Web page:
We all know a folklore story of a woman transformed by grief, especially when committing a cardinal sin. Usually, that sin involves pre-marital sex and the murder or abandonment of her child. It’s a tale of caution that is interwoven throughout global society in various ways. For us here in Southern California, the most prevalent version of this particular type of folklore tale is of La Llorona. However, in the rugged landscape of Panama, there is a variation of the tale called La Tulivieja. And it is this particular tale, a warning to those everywhere about the true dangers of a grieving and vengeful mother, that we get our first Panamanian horror film, DIABLO ROJO PTY.
The film follows a group of men who are trying to navigate the dark, foreboding landscape of Chiriqui. Miguel (Carlos Carrasco), the driver of a much-hated “Diablo Rojo” bus, is the primary target for the nefarious forces at play. Unfortunately for his assistant (Julian Urriola), two policemen just trying to do their job, and an older priest (Leo Wiznitzer) who offered sanctuary, they are all targets of the bruja that have cast their spell to enact vengeance. Part of this vengeance involves the invoking of Miguel’s former lover, Josefina Becerra (Alejandra Araúz), who has been transformed into La Tulivieja. The only things that can keep them safe are the bus itself, some holy water, and – quite honestly – dumb luck.
While the film itself is short in length for a feature, writer J. Oskura Nájera manages to pack a lot into the script. However, this has mixed results. At times, the story elements that are added onto the journey these characters take detract from the overall plot. An example would be the side quest where they encounter another threat in the jungle completely separate from the threat of the brujas and the La Tulivieja after them. Whether its main purpose was to remind the audience of the dangers of the Chiriqui jungles or to simply eliminate one of the less impactful characters, I’m not certain. However, for a plot already packed with tension, adding that story element seemed unnecessary and a distraction.
While the plot strayed from the beaten path, writer J. Oskura Nájera’s and director Sol Moreno’s interpretation of the La Tulivieja tale built upon the folklore while providing extra tension to the story. In the tale, the child of La Tulivieja is usually murdered or left to die. In a fun twist, we learn that the child was abducted and trained by brujas to be filled with hate and vengeance. This ultimately leads to why all of the events in DIABLO ROJO PTY have been instigated. In a rite of passage for the brujas, the daughter (Natalia Beluche) must commit an extreme act of violence once she turns thirty-three. And, as we discover in the film, apparently consuming a newborn child does not count as this act. No, she is to wreak immeasurable vengeance upon her father and will use La Tulivieja as a vessel to commit this act.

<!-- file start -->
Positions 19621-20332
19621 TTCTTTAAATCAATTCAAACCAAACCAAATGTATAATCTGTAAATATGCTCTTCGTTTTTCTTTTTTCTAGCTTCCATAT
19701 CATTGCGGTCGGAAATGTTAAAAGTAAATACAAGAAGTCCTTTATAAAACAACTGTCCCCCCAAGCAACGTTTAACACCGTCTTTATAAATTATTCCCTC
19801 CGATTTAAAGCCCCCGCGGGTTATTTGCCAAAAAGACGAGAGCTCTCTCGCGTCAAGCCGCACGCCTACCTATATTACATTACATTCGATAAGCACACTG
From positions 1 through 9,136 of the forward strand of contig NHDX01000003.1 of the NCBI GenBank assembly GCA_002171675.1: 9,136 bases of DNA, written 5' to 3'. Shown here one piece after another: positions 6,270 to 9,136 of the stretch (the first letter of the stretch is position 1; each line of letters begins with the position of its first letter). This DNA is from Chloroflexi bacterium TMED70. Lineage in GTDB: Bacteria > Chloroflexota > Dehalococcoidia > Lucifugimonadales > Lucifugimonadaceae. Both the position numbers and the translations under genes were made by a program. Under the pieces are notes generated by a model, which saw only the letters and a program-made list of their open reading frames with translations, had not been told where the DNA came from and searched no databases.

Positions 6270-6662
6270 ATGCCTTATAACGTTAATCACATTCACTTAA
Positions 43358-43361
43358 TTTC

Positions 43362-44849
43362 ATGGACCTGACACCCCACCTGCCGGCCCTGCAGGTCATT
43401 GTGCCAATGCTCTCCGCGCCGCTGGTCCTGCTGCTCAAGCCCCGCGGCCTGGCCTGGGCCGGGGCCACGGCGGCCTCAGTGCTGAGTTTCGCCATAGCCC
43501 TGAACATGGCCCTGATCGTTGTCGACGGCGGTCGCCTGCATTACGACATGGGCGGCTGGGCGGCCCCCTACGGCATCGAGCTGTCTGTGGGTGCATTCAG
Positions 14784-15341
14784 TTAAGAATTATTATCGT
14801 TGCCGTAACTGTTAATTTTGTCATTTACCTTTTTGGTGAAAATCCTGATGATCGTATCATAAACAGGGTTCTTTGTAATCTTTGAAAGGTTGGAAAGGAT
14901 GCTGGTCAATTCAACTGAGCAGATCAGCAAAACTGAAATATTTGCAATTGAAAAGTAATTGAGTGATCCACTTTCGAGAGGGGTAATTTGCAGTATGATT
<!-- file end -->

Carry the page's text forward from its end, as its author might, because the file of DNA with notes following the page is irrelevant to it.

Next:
Speaking of La Tulivieja, the creature design that they came up with DIABLO ROJO PTY is stunningly gruesome in its practicality. While many have come to expect a brutally fast, CGI monster in creature films as of late, the slowly approaching, mourning figure is a sight to behold. However, this is not the only practical approach found in the film. In fact, a lot of the effects in this film are done practically. From the burning, melty impacts of holy water on a bruja’s skin to exploding buildings to a self-driving car, all of these things appear to have been achieved practically, which makes this nerd way too happy. While sometimes the effects can be a bit cheesy, like a machete cutting a body almost all the way in half, the decision to go practical is a smart one.
If you think you might not want to watch the film because it’s a first-time horror film from Panama, I’ll smack you and tell you that you are wrong. Watching DIABLO ROJO PTY, you could see the influences director Sol Moreno was drawing from. The score used in the film felt reminiscent of the sound I recall from late Hammer films. There were also elements in the plot that will take you back to films like Carrie, the original Suspiria, and more. To say that this film was a bit of a great nostalgic trip would be an understatement. These things combined with the practical effects mentioned above makes me implore you horror fans to take a gander at the film.
DIABLO ROJO PTY is a must-see. Yeah, there are side quest plot points that are out of place. And there are moments that are kind of cheesy. But the creature effects, a cast that clearly loves what they are doing, and the ever-present danger of the brujas make this short feature a must-watch. For a first-time horror film from Panama, I’d say the film ticks off all the boxes, tackling the violence in the film with an aplomb that feels so refreshing. There will be much for horror fans to love.
DIABLO ROJO PTY is now available for streaming exclusively on Amazon.
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